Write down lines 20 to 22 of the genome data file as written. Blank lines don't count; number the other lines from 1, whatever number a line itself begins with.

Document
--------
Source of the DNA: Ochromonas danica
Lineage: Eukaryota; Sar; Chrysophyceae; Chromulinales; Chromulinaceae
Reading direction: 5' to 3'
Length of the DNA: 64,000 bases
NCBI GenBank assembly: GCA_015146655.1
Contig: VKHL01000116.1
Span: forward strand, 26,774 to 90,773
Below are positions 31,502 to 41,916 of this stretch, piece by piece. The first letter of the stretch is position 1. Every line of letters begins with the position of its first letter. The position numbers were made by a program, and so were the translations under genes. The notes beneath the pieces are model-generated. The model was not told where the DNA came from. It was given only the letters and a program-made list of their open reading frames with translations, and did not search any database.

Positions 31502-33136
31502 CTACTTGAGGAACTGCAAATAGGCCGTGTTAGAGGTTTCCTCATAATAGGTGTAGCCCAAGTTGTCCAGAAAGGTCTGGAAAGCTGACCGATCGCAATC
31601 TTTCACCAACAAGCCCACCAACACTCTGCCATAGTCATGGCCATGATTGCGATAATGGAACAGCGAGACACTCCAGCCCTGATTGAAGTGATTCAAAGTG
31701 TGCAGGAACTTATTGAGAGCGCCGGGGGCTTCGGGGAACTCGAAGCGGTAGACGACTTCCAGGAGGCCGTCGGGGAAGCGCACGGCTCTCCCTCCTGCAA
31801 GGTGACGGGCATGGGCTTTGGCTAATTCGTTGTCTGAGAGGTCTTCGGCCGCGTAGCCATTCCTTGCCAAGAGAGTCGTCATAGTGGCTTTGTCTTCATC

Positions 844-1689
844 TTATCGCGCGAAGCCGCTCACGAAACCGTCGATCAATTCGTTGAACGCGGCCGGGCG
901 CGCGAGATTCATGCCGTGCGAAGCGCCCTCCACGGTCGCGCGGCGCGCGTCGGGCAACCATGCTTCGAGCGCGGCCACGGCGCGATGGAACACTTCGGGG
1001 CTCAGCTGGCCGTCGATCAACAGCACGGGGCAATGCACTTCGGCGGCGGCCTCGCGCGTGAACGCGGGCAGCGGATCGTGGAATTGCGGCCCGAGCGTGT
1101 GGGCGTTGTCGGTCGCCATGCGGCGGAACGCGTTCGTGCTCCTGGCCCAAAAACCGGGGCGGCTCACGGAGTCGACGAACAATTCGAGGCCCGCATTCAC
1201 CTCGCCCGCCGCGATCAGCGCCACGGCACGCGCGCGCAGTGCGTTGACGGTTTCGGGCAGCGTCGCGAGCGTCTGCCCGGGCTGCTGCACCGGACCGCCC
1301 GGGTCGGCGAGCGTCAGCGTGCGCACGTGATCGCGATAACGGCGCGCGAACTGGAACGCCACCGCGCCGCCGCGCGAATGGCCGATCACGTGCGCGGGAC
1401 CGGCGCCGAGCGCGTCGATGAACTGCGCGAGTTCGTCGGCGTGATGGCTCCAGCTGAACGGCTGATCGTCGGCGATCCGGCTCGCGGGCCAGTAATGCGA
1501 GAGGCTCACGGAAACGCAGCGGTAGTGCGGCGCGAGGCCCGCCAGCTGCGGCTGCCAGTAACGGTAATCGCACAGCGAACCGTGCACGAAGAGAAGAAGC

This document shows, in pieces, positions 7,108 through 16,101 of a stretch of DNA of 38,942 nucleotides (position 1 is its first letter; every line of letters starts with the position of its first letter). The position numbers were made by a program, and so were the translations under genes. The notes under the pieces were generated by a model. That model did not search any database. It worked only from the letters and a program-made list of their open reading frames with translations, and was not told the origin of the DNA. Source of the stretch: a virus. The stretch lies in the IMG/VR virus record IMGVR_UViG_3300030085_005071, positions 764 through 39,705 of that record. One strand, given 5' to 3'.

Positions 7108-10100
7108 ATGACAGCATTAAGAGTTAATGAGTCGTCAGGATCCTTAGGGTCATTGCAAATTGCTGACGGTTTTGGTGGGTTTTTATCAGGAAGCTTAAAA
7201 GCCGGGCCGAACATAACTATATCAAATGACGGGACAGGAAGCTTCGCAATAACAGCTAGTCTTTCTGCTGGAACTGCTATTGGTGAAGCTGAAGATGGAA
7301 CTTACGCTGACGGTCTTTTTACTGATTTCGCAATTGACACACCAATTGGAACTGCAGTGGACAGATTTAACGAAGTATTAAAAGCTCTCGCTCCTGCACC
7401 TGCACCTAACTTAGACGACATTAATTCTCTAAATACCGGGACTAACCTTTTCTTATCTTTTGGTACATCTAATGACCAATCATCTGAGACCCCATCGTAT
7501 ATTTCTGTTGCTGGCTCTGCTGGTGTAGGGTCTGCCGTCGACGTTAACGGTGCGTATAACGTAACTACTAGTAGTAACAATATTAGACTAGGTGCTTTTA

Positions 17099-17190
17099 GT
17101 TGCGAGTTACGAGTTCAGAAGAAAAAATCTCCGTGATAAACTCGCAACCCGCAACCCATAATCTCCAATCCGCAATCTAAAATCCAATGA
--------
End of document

1301 GGGTCGGCGAGCGTCAGCGTGCGCACGTGATCGCGATAACGGCGCGCGAACTGGAACGCCACCGCGCCGCCGCGCGAATGGCCGATCACGTGCGCGGGAC
1401 CGGCGCCGAGCGCGTCGATGAACTGCGCGAGTTCGTCGGCGTGATGGCTCCAGCTGAACGGCTGATCGTCGGCGATCCGGCTCGCGGGCCAGTAATGCGA
1501 GAGGCTCACGGAAACGCAGCGGTAGTGCGGCGCGAGGCCCGCCAGCTGCGGCTGCCAGTAACGGTAATCGCACAGCGAACCGTGCACGAAGAGAAGAAGC